London. Thousands of protesters joined rallies in several British cities on Saturday as part of a “weekend of patriotic action” against a bill that would give police more powers to stop protests.
The Police, Crime, Rulings, and Courts bill aims to tighten measures that officers can take to disperse demonstrations, such as imposing restrictions on time and noise, which activists fear will be used to curb dissent.
On Saturday, the “Kill the Bill” marches were held in dozens of cities, including London, Manchester and Bristol, with support from large activist groups like Extinction Rebellion, climate change advocates and the Black movement. Lives Matter.
“(I am here) to stand up for the rights of free speech and the rights of organizations in our society,” said Jeremy Corbyn, a former leader of the opposition Labor Party who was among thousands of people who joined the protest. In the center of London.
“These demonstrations, 50 of them today, will make a difference,” he told Reuters before the Houses of Parliament.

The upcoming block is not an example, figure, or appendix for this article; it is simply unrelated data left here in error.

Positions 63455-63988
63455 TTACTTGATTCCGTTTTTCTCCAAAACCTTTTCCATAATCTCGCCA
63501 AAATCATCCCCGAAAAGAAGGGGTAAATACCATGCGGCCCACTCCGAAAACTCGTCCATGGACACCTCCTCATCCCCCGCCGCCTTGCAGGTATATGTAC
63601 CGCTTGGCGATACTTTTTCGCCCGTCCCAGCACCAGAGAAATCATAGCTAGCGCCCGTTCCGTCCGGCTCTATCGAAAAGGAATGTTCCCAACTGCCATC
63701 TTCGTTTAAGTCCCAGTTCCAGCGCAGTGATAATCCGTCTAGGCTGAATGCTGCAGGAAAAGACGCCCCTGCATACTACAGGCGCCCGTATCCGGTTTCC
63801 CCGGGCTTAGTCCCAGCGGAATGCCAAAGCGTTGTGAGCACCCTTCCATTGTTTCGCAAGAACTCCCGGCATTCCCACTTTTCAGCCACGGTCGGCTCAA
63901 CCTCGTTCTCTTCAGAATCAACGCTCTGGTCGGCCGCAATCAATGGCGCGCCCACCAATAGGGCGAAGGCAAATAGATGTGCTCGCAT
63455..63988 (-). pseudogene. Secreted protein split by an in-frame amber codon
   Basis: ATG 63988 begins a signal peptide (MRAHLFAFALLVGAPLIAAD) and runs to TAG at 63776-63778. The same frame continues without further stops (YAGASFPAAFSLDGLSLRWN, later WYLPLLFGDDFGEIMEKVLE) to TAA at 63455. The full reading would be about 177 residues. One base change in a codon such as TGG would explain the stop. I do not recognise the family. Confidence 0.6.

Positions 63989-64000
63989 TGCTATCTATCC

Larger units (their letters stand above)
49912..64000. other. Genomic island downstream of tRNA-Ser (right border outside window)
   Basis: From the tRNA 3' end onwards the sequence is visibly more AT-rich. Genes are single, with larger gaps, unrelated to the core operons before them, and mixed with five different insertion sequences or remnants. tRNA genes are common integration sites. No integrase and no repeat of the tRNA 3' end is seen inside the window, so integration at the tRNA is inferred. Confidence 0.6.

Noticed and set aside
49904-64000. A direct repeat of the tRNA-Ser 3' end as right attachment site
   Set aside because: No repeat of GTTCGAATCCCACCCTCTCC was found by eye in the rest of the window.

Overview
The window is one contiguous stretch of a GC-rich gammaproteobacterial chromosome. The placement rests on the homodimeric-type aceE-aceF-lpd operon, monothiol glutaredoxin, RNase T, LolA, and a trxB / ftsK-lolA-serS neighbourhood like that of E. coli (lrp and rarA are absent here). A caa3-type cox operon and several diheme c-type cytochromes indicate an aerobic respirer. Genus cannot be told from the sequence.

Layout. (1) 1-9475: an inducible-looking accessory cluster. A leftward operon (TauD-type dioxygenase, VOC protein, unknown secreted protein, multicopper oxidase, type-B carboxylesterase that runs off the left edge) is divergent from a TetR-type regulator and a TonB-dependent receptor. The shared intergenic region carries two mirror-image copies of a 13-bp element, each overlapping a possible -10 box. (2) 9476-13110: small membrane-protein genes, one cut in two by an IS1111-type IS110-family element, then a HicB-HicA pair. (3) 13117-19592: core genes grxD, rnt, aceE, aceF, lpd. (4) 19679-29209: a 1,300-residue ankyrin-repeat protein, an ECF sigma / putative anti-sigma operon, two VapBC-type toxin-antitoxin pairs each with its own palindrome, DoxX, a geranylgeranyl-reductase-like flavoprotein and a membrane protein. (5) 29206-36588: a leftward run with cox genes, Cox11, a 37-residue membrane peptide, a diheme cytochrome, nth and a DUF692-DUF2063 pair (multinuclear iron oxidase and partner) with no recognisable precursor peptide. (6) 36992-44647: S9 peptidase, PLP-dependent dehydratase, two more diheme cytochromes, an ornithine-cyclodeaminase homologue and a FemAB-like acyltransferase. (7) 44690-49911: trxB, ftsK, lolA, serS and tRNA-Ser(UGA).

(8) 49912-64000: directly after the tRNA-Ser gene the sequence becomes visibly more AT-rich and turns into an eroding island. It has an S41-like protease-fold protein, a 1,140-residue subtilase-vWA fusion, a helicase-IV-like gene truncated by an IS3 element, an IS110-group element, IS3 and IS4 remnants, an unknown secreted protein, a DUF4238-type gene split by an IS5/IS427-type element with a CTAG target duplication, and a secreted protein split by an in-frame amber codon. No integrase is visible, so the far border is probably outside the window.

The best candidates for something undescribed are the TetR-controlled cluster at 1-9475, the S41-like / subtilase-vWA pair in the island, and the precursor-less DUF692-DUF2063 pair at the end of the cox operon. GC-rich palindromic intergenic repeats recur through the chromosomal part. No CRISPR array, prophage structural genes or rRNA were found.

Since the bill was submitted to Parliament last month, there have been sporadic protests. In Bristol, southwest England, demonstrations were violent, with officers and police stations attacking bricks and bottles, and police cars set on fire.
Prime Minister Boris Johnson criticized what he described as “shameful attacks” on the officers, but the demonstrators accused the police of using extremely harsh tactics.
The days of the Extinction Rebellion protests, which brought parts of London to a standstill in early 2019, have sparked calls from some politicians for police authorities to prevent any unnecessary disruption.
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